Although fall is finally upon us, we still haven’t left the sweltering summer Texas heat behind. Unless you’re taking proper action, it’s likely that your electric bill is also feeling the heat. Below are a few tips to keep cool while lowering your electric bill.
Program your thermostat
Make sure to program your thermostat so that it’s not cooling an empty house. If you work during the day, set your AC at a warm temperature until you get home. If you’re gone an hour or longer on the weekends, raise your thermostat a few degrees. You can always cool your home down when you return.
Look for leaks around windows and doors
Air leaks in your home could be drastically increasing your energy bills. The U.S. Department of Energy recommends checking for leaks by using a smoke pen and watching where the smoke travels. If the smoke moves horizontally near windows, doors or other areas around your home, you may have found a leak. Caulking is the most common way to seal these types of leaks.
Check your air filters
Are your air filters dusty or malfunctioning? A dirty air filter can make your AC unit work twice as hard, which means energy is wasted and more money is spent on cooling expenses each month. Make sure to check your filters at least twice a year or even better, once a month, to ensure they are clean and working properly.
Block the sun
If you have windows located in direct sunlight, make sure to cover them with blinds or shades. Experts suggest that shading your home from the sun can reduce cooling costs by as much as 30 percent. Spend a day determining which windows get the most sunlight and adjust your blinds accordingly.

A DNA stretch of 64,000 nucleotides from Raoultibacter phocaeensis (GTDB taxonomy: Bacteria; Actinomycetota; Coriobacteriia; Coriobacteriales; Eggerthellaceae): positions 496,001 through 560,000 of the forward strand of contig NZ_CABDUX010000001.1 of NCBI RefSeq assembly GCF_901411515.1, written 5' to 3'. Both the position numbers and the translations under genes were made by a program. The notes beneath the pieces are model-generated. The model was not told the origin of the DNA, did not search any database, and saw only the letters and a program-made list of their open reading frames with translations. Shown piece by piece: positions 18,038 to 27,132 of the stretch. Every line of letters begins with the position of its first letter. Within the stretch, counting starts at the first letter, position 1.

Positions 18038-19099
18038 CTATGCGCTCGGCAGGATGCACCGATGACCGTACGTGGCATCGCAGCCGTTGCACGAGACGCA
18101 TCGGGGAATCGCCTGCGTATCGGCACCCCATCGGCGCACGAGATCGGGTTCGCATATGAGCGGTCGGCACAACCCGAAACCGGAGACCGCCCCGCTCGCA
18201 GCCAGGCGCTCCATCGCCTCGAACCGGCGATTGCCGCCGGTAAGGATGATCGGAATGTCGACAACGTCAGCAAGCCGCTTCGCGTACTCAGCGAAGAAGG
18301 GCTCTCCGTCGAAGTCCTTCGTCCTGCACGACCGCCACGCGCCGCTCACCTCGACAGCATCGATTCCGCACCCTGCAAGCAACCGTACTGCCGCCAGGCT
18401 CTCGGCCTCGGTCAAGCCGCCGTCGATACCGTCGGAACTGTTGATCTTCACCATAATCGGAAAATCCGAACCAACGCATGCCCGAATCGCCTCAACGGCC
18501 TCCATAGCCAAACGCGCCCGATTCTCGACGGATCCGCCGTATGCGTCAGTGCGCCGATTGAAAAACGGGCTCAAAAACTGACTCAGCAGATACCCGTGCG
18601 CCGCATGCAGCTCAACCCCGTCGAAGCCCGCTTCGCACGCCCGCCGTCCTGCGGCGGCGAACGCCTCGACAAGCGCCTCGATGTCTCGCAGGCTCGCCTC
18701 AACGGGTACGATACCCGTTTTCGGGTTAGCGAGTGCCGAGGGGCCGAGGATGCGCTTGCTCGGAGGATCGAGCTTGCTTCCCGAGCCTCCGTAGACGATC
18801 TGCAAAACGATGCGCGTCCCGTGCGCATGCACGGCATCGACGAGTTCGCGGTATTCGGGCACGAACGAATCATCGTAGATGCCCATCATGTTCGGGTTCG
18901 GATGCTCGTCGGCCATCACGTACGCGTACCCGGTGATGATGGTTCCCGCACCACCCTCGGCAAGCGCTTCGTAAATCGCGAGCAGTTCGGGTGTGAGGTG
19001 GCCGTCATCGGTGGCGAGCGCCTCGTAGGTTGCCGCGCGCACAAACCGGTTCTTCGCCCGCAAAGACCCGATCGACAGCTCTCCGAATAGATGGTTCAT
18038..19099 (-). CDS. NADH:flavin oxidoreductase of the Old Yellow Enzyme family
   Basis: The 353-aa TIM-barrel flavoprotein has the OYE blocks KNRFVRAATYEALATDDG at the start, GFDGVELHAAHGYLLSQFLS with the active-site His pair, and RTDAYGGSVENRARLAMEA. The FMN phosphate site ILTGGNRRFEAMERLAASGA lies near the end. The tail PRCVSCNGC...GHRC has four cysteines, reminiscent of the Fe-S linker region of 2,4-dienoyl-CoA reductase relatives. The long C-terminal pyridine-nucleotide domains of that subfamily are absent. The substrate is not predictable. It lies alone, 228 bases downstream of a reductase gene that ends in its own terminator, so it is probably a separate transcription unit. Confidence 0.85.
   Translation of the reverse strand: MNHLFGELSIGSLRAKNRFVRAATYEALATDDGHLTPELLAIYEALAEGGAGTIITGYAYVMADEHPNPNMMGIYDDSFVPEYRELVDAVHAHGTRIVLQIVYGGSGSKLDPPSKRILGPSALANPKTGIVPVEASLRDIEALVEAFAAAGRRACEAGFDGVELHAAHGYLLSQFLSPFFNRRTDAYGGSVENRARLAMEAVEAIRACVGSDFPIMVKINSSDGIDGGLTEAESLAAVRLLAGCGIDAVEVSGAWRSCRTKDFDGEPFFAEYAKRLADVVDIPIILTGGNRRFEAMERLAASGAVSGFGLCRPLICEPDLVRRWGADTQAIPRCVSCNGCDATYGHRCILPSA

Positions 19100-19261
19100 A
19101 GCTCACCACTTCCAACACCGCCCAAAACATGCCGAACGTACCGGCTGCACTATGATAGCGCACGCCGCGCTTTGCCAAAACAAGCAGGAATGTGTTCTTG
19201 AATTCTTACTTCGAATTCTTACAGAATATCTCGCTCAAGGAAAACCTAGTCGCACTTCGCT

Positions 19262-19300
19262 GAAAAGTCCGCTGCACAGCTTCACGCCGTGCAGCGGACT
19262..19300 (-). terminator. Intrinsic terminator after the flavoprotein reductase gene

Lower your usage of heat-producing appliances
If possible, try to only use heat-producing appliances, such as your oven, dishwasher and dryer, at night. These appliances can increase your home’s temperature, and put more pressure on your AC. However, if you use these appliances at night when temperatures are cooler, your AC won’t have to work as hard.
Run your ceiling fans
Ceiling fans can eliminate the need for regular air conditioning. On its standard setting, a ceiling fan pushes air downwards, making the room and its occupants feel cooler. Keep in mind that ceiling fans only make you feel cooler – they don’t actually cool the room. Try increasing the temperature of your thermostat while running your ceiling fan to stay cool without paying top dollar.
These are just a few of the ways you can beat the heat without breaking the bank. For more great tips for saving energy and keeping cool, visit EnergySavers.gov.